New TTSL president Look Loy turns gaze to TTFA; Ottley delivers parting shot.

Defeated Trinidad and Tobago Super League presidential candidate Ryan Ottley might have woken up this morning as elected Vice-president. However, Ottley claimed that his commitment to complete transparency and openness, however, prevented him from accepting an offer to run for the position on Keith Look Loy’s slate.

“I need to make the point,” newly elected Trinidad and Tobago Super League (TTSL) president Look Loy told Wired868 today, “that before he declared his candidacy, I had offered Ryan Ottley the opportunity to remain as vice-president, which he declined.”

Ottley confirmed that he had indeed been offered the option of running as Look Loy’s candidate for the post of first vice-president; however, he said, when the offer was made, Look Loy had not yet outlined a strategic plan to take the TTSL forward and he (Ottley) felt that he could not go in blind.

“The reason for me declining would have been that the president never indicated to us what his visions for the League were,” he explained. “And to support a vision that is not there is a bit alarming for me.

“I’m talking about a strategic plan, a manifesto, anything that could say ‘Aye, we are here now and this is where we want to be’.”

The 64-year-old Look Loy, who is a former CONCACAF technical committee member and TTFA technical advisor, defeated his 29-year-old challenger by 14 votes to eight in the inaugural elections which took place at the Ato Boldon Stadium in Couva last night. Saddle Hill Hotspur, one of the 24 voting clubs, was unrepresented at the meeting while there was also one spoilt ballot. And none of the four persons on Ottley’s slate was able to get the nod over his Look Loy opponent.

Nevertheless, the Flying Officer with the Trinidad and Tobago Defence Force feels that his team did all they could to persuade the TTSL’s 24-strong general membership.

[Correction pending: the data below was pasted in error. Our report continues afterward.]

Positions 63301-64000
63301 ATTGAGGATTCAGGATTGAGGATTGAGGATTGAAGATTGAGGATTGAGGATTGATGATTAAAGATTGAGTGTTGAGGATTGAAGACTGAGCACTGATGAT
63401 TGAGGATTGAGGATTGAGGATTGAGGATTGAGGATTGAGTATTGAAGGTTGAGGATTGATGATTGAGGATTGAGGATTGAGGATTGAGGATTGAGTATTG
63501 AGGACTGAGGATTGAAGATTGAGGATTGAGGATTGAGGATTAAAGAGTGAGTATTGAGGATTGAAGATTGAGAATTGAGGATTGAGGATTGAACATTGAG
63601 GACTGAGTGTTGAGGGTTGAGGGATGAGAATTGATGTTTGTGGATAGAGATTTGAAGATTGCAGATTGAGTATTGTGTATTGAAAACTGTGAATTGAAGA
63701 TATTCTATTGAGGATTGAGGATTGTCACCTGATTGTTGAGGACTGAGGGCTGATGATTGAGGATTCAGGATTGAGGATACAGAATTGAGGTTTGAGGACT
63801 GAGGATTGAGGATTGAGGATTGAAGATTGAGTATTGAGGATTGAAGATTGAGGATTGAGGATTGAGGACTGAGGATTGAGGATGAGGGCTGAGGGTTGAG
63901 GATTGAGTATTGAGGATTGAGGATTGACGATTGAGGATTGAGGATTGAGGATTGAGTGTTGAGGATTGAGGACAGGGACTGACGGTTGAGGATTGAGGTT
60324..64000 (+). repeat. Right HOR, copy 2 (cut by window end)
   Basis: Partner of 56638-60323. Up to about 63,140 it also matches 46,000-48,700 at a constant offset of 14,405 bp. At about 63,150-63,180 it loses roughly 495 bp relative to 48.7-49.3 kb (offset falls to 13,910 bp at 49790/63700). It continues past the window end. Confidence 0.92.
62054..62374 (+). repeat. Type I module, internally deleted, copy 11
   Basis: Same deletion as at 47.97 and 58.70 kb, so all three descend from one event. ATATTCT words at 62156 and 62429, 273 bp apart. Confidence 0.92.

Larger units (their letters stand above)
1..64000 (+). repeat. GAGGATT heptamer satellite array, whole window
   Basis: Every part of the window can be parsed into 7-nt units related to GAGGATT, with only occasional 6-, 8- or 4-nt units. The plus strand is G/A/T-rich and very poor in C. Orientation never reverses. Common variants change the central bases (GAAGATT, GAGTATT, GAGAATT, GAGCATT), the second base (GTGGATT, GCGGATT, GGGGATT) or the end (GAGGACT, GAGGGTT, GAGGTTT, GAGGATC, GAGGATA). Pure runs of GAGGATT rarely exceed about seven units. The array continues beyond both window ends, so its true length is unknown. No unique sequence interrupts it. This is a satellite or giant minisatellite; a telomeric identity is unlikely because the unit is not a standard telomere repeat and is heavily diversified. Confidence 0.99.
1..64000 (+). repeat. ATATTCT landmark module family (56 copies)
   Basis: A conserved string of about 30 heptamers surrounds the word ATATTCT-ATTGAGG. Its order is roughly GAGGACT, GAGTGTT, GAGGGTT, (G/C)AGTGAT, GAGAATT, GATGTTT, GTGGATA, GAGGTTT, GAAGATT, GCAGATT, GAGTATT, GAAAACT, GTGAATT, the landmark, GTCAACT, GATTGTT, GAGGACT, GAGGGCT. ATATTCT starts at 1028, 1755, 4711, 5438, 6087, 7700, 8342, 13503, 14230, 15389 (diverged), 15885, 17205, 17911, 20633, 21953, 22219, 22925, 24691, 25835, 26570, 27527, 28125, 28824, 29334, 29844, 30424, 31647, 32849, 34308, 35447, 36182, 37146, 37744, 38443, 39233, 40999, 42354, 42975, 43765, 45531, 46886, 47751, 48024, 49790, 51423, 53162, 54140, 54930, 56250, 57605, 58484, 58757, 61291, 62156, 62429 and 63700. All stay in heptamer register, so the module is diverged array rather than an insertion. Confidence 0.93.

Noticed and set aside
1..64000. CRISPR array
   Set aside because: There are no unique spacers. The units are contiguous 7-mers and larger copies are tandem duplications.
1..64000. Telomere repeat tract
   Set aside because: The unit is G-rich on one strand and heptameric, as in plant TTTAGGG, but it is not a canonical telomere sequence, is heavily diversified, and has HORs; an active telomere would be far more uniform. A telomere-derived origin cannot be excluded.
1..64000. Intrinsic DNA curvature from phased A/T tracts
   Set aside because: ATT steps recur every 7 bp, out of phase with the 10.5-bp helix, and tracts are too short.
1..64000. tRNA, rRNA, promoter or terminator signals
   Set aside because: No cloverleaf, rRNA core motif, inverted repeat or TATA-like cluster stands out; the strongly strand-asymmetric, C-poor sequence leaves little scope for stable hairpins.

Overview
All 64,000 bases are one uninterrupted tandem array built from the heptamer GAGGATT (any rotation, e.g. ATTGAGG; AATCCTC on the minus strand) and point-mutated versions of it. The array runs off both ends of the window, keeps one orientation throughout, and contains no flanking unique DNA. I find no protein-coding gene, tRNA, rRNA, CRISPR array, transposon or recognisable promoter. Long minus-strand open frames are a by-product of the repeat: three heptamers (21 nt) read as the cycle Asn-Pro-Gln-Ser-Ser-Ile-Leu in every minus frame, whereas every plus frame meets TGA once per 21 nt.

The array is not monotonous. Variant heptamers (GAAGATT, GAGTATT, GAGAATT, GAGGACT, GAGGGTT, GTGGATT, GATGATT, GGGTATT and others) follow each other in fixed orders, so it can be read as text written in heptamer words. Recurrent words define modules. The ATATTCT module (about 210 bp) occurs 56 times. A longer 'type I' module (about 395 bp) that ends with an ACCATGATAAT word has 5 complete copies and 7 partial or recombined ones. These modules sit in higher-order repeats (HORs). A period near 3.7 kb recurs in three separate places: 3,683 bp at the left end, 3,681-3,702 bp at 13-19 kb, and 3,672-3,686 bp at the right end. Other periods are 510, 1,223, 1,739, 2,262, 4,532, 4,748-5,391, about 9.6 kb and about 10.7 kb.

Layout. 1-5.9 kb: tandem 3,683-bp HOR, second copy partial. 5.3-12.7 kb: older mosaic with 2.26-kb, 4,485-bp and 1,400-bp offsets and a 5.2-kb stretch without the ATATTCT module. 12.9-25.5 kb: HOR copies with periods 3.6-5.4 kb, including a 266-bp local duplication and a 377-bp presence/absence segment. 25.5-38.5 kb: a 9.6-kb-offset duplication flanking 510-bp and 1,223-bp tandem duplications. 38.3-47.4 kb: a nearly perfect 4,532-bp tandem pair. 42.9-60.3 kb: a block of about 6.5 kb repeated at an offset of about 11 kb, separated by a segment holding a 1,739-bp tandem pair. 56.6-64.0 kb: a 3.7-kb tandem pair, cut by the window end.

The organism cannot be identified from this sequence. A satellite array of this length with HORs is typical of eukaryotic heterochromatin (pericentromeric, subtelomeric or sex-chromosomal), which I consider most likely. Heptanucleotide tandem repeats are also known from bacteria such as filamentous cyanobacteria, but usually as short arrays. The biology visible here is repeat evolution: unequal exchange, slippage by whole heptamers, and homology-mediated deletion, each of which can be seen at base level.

“I don’t think we could have done more,” Ottley told Wired868. “We would have exhausted all our resources to go to the clubs and provide them with a plan and that was our selling point.

“We had a plan and this is what we want to do with the TTSL. What this means to us is that some clubs are satisfied with how things are going and that’s okay…”

Look Loy’s response to the implied criticism that he had failed to share his vision with the League was that he and his team had deliberately not prepared a manifesto document. According to him, his manifesto is his stint as the TTSL’s Interim President and his many years of football service, both of which are there for all to see.

“I thought that I and the people who were there had done good work to get the League up and running and have it started from scratch essentially,” Look Loy told Wired868. “Now that we are in office we will create the strategic plan. That is our first priority to guide us in all these different areas of development.”

Ottley did get two of his pre-election wishes, though, as Guaya United manager Jameson Rigues was elected unopposed as first vice-president while George Joseph of Bethel United is now one of the Board’s three Ordinary Members. Ottley had said publicly on the eve of the elections that his team was impressed with Rigues’ business plan for the League and that their wish was to have Tobago represented at board level at all times.

In the race for the second vice-presidency, Club Sando’s owner Eddison Dean defeated Marvin Wilson by 15 votes to six. There were two absentees and one spoilt ballot.